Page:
Start with breakfast. Like cereal? Buy big bags of store brand, and an airtight storage container. Instant oatmeal? Pssh, a canister of store brand oats make 12 servings, and cost about $1.50. They can still be cooked in the microwave, just add your own toppings. Even just eggs, toast and hotsauce are fast and very cheap, especially compared to those frozen breakfast sandwiches.

What about snacks? Forget potato chips, which you know aren't great for you in the first place, and go for homemade popcorn. A bag of popcorn is around a buck, and makes 12 large batches-- enough for 2 to share. Simply Recipies gives a good technique. No machine required.

If you normally buy washed, bagged salad greens, stop. Buy a salad spinner from Ikea or the dollar store. Buy dirty head lettuce, give the greens a bath in the spinner. It's about a fourth as expensive. Also, if your lettuce is looking a bit old, a quick soak in ice water will perk it up.

Whenever I see whole chickens below $1 a pound I buy a big one. Cut off the wings, and freeze them for stock. (they get over cooked when roasted anyways) Roast the chicken, and eat the breasts that night. Next night make enchiladas, dinner salads, quesadillas, tacos, sandwiches, etc with the thighs and leftover meat. Or make stock, and then chicken noodle soup, chicken tortilla soup, etc. One chicken plus veg, and a few staples can feed 2 people for 2 or 3 days.

Already said, but freeze anything, and everything you might think will be on it's way out. Likewise, if you see something on sale, but wouldn't be able to eat it all before it goes bad, freeze it. I love it when I've got enough food banked in the freezer and pantry that I can make a meal for "free" (or not spending more)

I also highly recommend having several meals that you can whip up from the pantry, that'll resist the temptation to eat out. Blackbean burgers are just a can of black beans, mashed up with frozen corn, bread crumbs and spices. Pan fry, stick in buns or toast. Same with fried rice-- cooked rice plus frozen peas and carrots, meat or veg leftovers, egg, soy sauce.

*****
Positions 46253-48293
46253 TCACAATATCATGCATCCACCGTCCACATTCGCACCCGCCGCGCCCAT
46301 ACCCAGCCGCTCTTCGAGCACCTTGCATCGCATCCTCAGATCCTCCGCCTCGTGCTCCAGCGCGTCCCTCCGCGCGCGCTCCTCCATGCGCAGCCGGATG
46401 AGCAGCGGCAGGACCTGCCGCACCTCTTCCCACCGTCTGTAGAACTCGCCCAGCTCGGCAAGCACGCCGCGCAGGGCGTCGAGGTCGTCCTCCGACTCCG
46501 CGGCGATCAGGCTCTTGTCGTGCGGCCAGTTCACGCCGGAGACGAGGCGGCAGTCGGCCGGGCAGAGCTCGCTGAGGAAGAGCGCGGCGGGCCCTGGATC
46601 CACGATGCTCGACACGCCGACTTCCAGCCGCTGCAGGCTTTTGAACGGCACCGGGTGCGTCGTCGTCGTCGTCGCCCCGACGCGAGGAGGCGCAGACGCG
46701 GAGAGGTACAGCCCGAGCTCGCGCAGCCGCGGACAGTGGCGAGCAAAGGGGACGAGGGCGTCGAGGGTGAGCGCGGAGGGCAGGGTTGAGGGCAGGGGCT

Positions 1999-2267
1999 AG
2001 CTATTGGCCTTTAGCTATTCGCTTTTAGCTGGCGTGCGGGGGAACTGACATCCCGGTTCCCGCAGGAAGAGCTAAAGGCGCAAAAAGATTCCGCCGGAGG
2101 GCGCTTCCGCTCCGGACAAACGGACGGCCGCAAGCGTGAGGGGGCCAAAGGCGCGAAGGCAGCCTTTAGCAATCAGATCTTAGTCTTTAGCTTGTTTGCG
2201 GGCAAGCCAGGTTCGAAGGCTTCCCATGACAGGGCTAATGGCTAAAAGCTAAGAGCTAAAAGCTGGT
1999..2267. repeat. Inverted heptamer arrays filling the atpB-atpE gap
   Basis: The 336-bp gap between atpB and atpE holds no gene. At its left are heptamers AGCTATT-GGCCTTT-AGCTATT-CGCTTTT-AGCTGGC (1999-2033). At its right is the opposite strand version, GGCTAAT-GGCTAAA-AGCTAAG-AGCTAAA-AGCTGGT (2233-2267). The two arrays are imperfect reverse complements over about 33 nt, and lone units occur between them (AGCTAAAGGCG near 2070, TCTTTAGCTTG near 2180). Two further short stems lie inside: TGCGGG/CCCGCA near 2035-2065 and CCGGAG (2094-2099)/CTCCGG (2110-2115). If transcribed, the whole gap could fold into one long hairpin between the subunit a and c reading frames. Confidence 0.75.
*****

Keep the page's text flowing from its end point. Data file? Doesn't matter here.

Tip number one, and most unpopular, would be to eat less meat, and probably less in general. Plant based diets are healthier, lower disease risks, less impact on the environment, etc etc. I'm not a vegetarian, but Malthas and I eat meat maybe 3 or 4 times a week. The typical american has a large serving of meat at dinner and lunch. Lots of great protein to be had in beans and tofu.

Also I think I'd go crazy shopping for food every few days. I'd much rather spend 45 min once a week planing a menu and shopping for it, than 30 min round trip every few days. Saves gas too. I'd say (minus beer and coffee, our two vices) we spend about $50 a week. Cook enough dinner to have leftovers for lunch, then have breakfast on the cheap.
posted by fontophilic at 3:09 PM on March 28, 2009 [10 favorites]


I have a compost heap, so anything really past it gets tipped into the compost bucket and makes its way outside, ultimately to build up the soil where I grow greens and herbs. My mother-in-law doesn't even bother with composting. She just has a trench in a fallow part of the vegetable garden and buries all scraps.

We pack our lunches, so carrots and celery and peppers etc end up as raw snacks in our lunch boxes, which helps prevent ends and halves and bits that aren't enough for a whole dish building up.

When I feel inspired, I make vegetable stock with the saddest looking remnants, and use it in cooking or freeze it for later.

The last handful of pasta or rice goes into soup, stews or casseroles to thicken them.

Rancid or over-used cooking oil is used to impregnate corrugated cardboard and make firelighters/bbq starters.

Fruit on the verge of spoiling can be stewed with sugar and spice for dessert, putting on cereral, or a topping for baked goods.

Roast vegetable soup deals with the ends of all sorts of root or stalk or storage vegetables. Take your last bit of pumpkin, a sad potato, a lonely carrot, that scraggy half onion, etc, brush with oil, roast until browned. Then puree with vege stock (we made that earlier, remember) in a blender. Season - soup. (Suprisingly, carrots and fat celery stalks work ok in this).
posted by i_am_joe's_spleen at 3:32 PM on March 28, 2009 [2 favorites]


Every weekend, plan out your meals for the week. Then, figure out which ingredients you need for each meal. That list of ingredients minus the things you already have is your shopping list. Plan your meals that require the freshest ingredients early in the week, and those with less-fresh requirements (ie: beans, canned/frozen food, pasta, etc.) for later in the week.